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ORIGINAL ARTICLE
Year : 2020  |  Volume : 1  |  Issue : 1  |  Page : 22-29

Exploring college student's menstruation-related difficulties during early COVID-19 lockdown period in North India


1 Principal, Shri Gurunanak Girls Degree College, University of Lucknow, Lucknow, Uttar Pradesh, India
2 Department of Applied Economics, University of Lucknow, Lucknow, Uttar Pradesh, India
3 Department of Obstetric and Gynecology, Career Institute of Medical Sciences and Hospital, Lucknow, Uttar Pradesh, India
4 Department of Community Medicine, Career Institute of Medical Sciences and Hospital, Lucknow, Uttar Pradesh, India

Correspondence Address:
Dr. Absar Ahmad
Department of Community Medicine, Career Institute of Medical Sciences and Hospital, Lucknow, Uttar Pradesh
India
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Source of Support: None, Conflict of Interest: None


DOI: 10.4103/jphpc.jphpc_13_20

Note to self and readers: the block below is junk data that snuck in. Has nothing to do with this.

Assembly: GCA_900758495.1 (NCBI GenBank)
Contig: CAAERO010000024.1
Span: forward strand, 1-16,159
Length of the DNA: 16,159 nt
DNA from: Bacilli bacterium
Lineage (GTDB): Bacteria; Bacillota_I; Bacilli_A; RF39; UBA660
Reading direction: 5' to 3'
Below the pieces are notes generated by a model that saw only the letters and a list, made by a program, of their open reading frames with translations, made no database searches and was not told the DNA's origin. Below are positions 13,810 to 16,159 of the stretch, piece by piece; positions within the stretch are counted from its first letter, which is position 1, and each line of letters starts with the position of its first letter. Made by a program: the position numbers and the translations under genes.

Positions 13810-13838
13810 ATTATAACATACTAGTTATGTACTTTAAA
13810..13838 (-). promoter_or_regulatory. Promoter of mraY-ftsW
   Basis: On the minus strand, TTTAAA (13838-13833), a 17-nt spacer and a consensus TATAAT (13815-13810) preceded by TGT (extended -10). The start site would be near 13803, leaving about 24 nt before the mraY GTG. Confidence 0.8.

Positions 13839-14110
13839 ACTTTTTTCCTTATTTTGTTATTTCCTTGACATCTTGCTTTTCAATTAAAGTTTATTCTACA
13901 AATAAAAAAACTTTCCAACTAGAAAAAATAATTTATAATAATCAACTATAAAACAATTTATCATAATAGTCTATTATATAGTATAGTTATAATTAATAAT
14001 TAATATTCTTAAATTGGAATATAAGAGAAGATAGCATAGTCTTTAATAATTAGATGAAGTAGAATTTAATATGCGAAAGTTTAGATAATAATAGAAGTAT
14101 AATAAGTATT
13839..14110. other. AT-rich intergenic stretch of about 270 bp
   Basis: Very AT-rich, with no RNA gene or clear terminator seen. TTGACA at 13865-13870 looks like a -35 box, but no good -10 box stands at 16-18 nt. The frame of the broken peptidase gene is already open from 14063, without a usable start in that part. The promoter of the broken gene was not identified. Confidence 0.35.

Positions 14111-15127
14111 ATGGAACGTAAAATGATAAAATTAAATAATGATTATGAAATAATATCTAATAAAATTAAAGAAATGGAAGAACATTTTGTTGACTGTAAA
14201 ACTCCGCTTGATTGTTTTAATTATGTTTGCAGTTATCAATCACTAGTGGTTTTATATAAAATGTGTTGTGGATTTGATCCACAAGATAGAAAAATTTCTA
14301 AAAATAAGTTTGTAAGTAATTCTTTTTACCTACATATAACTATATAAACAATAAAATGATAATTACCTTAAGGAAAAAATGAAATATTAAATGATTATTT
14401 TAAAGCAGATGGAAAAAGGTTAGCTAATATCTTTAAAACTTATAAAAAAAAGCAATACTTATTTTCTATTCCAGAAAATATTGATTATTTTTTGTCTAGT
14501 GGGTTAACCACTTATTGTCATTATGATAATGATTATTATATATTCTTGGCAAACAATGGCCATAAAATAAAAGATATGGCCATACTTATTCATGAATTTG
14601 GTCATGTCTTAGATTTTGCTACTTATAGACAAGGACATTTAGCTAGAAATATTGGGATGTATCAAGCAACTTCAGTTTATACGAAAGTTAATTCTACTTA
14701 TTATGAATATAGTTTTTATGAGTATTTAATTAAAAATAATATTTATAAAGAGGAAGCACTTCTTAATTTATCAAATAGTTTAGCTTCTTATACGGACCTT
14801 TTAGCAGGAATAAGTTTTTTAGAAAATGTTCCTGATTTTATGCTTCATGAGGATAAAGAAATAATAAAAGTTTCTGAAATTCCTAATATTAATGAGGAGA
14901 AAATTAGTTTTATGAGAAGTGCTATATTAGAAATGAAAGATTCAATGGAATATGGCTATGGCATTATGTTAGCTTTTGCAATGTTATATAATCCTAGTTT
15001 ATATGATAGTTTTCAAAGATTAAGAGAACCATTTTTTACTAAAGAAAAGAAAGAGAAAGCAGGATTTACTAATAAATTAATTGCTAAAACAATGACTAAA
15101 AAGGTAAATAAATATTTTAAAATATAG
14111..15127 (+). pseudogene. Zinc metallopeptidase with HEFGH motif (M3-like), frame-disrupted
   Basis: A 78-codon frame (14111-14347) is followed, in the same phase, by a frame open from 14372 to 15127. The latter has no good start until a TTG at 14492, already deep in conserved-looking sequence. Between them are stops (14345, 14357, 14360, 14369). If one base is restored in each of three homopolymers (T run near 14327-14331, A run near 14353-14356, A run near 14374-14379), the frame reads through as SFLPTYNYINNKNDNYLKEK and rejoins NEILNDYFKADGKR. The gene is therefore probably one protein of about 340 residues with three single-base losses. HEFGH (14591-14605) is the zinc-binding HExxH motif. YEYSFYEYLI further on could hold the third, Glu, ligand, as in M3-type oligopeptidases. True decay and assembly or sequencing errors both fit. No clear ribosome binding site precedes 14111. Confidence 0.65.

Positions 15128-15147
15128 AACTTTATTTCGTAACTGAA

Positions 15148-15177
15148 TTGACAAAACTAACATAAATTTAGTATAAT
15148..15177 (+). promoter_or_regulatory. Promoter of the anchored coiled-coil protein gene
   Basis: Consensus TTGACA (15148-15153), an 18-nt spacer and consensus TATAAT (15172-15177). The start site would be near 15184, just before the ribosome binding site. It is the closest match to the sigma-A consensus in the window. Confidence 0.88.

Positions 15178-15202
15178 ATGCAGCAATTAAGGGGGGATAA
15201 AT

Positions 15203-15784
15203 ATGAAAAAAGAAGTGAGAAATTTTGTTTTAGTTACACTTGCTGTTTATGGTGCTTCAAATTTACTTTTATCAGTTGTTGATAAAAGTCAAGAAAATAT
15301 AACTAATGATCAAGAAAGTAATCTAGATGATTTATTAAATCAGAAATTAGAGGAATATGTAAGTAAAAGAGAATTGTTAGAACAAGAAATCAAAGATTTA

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Objective: Sanitary napkins are an essential aspect of the menstrual hygiene management. Despite its critical importance to women and adolescent girls from menarche and menopause, access to menstrual hygiene products has been neglected during the COVID-19 pandemic. At the time of this writing, there was no information on the challenges associated with accessing menstrual hygiene products in Indian settings during this period. This paper investigates the prevalence of socio-demographic correlations of access to sanitary napkins among college students in Lucknow, the largest state located in North India. Methods: Students of undergraduate (UG) and post-graduate (PG) courses currently studying in colleges in Lucknow were eligible to participate in the study. An online cross-sectional survey was conducted in Lucknow in September 2020. In total, 1439 participants took part in the survey. After removing 55 participants who quit the survey by clicking on the disagree button and 13 who did not satisfy inclusion criteria, the final sample comprised 1371 participants. The data collection was anonymous. Responses were analysed using descriptive statistics and bivariate logistic regression. Results: Up to 1371 students completed the survey, resulting in a response rate of 96.2 percent. The analysis revealed that about 12.5 percent of students reported problems in access to sanitary pads during the lockdown. Logistic regression analysis showed that being Muslim, having less-educated fathers, having farmers as fathers, having low income, rural residence, and a history of using cloth, all independently predict challenges in getting access to sanitary pads during the COVID-19 lockdown (P < 0.05). Conclusion: During the COVID-19 lockdown, students were dependent on either locally available resources as absorbents during menstruation or paid more to buy sanitary pads in Lucknow. Low-income families are reluctant to spend on sanitary pads, which is why few college girls resumed their previous practice of managing their periods using cloth pieces or rags. This study's findings may be used to plan and implement interventions during a future pandemic or such crises to maintain the supply chain of sanitary pad.


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